I’ve been getting hard crashes, all the way to a reboot, when streaming. I thought the El Gato camera card was the problem, but the crashes continued after getting a new camera card last week. So I decided that today was the day to completely wipe the PC Windows drive and do a full and fresh install of the operating system. That drive has never been wiped since I bought the PC four years ago, and it was crammed full of legacy registry entries and other junk from years of use (and using FSX, P3D and X-Plane along the way). I very deliberately run X-Plane from a separate SD drive, so it would be unaffected by a change like this — and it’s a reason that you should probably run X-Plane from its own dedicated drive, too. (In fact, I have X-Plane and its associated programs on one drive, and all my ORBX and ortho scenery on a different drive, just so they won’t be affected by any Windows problems or updates — in fact, I could buy a new PC, plug in those drives, and be good to go for the most part).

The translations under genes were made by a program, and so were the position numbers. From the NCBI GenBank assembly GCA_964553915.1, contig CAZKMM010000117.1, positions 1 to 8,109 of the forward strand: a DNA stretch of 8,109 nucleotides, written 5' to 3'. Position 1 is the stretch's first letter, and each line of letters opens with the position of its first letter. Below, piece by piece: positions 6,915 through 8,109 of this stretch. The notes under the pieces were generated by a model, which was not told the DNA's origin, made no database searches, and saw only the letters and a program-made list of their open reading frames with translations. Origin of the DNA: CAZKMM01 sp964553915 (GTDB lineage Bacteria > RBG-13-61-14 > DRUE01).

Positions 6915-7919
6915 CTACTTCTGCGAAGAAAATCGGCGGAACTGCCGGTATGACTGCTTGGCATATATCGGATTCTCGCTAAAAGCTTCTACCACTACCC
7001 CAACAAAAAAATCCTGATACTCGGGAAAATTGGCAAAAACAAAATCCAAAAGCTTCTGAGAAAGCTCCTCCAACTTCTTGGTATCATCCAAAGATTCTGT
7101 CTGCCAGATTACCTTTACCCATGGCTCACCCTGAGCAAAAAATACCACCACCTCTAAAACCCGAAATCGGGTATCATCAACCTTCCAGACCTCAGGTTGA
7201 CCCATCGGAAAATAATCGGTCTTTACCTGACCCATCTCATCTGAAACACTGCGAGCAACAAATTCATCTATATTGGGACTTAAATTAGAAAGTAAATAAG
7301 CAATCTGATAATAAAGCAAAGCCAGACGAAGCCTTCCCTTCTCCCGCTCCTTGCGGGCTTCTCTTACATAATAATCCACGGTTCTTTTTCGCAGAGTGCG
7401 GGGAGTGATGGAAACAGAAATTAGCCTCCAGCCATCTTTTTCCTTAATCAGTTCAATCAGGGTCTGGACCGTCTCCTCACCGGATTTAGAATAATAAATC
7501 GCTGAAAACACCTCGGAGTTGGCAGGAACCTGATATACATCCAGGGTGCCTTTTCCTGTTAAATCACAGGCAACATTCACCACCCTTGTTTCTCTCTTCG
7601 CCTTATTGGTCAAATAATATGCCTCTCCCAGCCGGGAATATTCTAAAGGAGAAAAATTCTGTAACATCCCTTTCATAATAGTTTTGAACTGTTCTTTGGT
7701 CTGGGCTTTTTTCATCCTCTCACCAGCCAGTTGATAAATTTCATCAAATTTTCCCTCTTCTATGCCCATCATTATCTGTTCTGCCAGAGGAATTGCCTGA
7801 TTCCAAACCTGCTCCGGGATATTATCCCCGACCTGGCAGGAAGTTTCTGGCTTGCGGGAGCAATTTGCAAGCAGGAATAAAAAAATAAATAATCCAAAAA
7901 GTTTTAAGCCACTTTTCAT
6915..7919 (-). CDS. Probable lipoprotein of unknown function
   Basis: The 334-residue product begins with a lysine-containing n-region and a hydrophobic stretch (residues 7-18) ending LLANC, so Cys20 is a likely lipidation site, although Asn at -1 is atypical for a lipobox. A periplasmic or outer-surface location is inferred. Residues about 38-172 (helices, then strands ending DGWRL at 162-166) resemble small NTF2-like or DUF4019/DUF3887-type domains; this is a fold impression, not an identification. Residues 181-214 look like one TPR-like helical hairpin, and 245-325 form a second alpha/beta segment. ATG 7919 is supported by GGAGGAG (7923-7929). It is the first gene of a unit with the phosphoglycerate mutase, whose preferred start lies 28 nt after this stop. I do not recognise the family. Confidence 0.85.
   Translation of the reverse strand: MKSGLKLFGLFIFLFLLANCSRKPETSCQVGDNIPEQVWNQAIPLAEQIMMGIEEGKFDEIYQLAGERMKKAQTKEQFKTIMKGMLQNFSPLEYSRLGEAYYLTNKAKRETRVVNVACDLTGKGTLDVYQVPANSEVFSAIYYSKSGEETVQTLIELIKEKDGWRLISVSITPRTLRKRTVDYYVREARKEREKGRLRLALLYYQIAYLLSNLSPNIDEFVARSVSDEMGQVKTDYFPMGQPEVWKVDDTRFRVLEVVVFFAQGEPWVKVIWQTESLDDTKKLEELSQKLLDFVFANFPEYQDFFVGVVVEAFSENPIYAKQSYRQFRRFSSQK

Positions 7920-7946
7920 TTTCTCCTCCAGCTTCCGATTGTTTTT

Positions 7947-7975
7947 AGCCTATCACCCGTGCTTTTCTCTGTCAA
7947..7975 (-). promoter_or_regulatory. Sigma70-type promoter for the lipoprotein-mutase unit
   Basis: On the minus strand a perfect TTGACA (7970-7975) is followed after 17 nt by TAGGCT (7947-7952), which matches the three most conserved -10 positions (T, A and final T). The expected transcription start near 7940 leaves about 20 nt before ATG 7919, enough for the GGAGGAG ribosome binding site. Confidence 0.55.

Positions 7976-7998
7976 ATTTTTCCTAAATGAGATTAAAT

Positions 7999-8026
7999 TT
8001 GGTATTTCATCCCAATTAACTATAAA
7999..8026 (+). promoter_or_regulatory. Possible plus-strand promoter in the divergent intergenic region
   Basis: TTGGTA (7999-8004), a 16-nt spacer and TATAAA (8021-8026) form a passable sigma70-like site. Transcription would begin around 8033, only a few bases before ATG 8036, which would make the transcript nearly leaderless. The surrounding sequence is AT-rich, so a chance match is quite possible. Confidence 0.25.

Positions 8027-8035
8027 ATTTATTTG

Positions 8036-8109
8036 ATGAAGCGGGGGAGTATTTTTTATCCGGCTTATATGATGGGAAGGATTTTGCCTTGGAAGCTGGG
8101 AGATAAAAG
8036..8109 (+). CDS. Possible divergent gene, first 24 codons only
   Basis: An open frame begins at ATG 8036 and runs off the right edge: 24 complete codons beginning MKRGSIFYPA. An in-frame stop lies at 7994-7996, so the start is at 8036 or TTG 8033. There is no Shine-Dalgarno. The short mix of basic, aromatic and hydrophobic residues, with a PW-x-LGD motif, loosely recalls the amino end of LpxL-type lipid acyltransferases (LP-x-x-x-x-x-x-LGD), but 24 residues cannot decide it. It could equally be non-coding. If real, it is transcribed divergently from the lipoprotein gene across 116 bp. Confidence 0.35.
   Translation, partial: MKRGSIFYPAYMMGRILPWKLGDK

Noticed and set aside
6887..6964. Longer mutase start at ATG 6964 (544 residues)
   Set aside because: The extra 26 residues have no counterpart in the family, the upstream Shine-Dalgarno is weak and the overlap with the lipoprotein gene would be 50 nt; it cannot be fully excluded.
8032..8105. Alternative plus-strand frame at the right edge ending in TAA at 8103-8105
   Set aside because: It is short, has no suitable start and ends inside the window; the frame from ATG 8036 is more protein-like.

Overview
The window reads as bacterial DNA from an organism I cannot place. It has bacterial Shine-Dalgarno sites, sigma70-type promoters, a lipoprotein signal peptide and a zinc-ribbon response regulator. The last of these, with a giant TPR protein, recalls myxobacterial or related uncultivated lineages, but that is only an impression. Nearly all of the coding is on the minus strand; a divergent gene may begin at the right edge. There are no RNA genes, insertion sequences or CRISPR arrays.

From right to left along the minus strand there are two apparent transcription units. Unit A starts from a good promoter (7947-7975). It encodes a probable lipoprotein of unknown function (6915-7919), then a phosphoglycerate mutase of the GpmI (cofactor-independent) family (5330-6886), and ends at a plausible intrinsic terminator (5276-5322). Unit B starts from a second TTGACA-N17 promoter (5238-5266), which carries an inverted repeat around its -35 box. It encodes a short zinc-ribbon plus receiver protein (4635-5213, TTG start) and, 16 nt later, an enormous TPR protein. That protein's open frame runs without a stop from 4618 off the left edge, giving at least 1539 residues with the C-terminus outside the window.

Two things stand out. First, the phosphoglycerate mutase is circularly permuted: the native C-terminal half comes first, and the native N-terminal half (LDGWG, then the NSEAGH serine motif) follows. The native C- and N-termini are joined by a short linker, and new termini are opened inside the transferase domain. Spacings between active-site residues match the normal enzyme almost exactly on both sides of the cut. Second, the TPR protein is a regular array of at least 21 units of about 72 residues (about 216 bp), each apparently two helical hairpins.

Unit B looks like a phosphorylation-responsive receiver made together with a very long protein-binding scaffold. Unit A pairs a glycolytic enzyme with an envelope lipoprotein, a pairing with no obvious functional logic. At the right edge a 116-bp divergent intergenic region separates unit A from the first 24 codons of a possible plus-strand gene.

So far, it seems everything has turned out OK. It took a while to download some drivers, and I’ve had to update a few settings that changed with the new installation, but now I have a clean Windows drive that’s loaded only with a bare-bones install of Windows 10, Navigraph’s data install program, Active Sky XP, Project Lasso, and the OBS streaming software. I have not noticed a significant increase in performance, but the sim seems to be running very smoothly — and no crashes so far. With any luck tomorrow I’ll get in a stream for testing.